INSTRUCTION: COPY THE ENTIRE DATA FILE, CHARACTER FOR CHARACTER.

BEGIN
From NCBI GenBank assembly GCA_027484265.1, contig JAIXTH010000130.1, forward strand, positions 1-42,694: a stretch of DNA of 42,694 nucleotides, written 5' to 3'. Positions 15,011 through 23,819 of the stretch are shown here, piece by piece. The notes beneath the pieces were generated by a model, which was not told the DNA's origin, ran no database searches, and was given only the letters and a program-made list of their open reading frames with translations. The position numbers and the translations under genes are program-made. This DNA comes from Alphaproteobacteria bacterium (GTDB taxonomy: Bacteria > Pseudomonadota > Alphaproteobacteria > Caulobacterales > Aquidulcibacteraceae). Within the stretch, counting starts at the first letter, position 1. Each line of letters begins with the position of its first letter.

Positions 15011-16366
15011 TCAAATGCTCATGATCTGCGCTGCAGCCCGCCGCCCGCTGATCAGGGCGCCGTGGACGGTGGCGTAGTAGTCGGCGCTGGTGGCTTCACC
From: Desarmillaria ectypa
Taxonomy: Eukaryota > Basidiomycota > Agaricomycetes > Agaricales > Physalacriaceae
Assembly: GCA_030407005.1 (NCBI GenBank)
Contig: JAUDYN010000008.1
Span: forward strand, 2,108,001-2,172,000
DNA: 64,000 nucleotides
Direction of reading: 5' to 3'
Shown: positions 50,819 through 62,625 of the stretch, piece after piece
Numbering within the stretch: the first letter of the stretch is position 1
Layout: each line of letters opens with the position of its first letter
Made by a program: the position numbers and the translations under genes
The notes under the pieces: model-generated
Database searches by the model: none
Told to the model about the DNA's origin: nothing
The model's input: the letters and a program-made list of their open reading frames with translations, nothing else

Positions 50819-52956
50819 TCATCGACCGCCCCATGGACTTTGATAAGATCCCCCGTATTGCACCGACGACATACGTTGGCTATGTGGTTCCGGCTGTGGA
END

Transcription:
From NCBI GenBank assembly GCA_027484265.1, contig JAIXTH010000130.1, forward strand, positions 1-42,694: a stretch of DNA of 42,694 nucleotides, written 5' to 3'. Positions 15,011 through 23,819 of the stretch are shown here, piece by piece. The notes beneath the pieces were generated by a model, which was not told the DNA's origin, ran no database searches, and was given only the letters and a program-made list of their open reading frames with translations. The position numbers and the translations under genes are program-made. This DNA comes from Alphaproteobacteria bacterium (GTDB taxonomy: Bacteria > Pseudomonadota > Alphaproteobacteria > Caulobacterales > Aquidulcibacteraceae). Within the stretch, counting starts at the first letter, position 1. Each line of letters begins with the position of its first letter.

Positions 15011-16366
15011 TCAAATGCTCATGATCTGCGCTGCAGCCCGCCGCCCGCTGATCAGGGCGCCGTGGACGGTGGCGTAGTAGTCGGCGCTGGTGGCTTCACC
From: Desarmillaria ectypa
Taxonomy: Eukaryota > Basidiomycota > Agaricomycetes > Agaricales > Physalacriaceae
Assembly: GCA_030407005.1 (NCBI GenBank)
Contig: JAUDYN010000008.1
Span: forward strand, 2,108,001-2,172,000
DNA: 64,000 nucleotides
Direction of reading: 5' to 3'
Shown: positions 50,819 through 62,625 of the stretch, piece after piece
Numbering within the stretch: the first letter of the stretch is position 1
Layout: each line of letters opens with the position of its first letter
Made by a program: the position numbers and the translations under genes
The notes under the pieces: model-generated
Database searches by the model: none
Told to the model about the DNA's origin: nothing
The model's input: the letters and a program-made list of their open reading frames with translations, nothing else

Positions 50819-52956
50819 TCATCGACCGCCCCATGGACTTTGATAAGATCCCCCGTATTGCACCGACGACATACGTTGGCTATGTGGTTCCGGCTGTGGA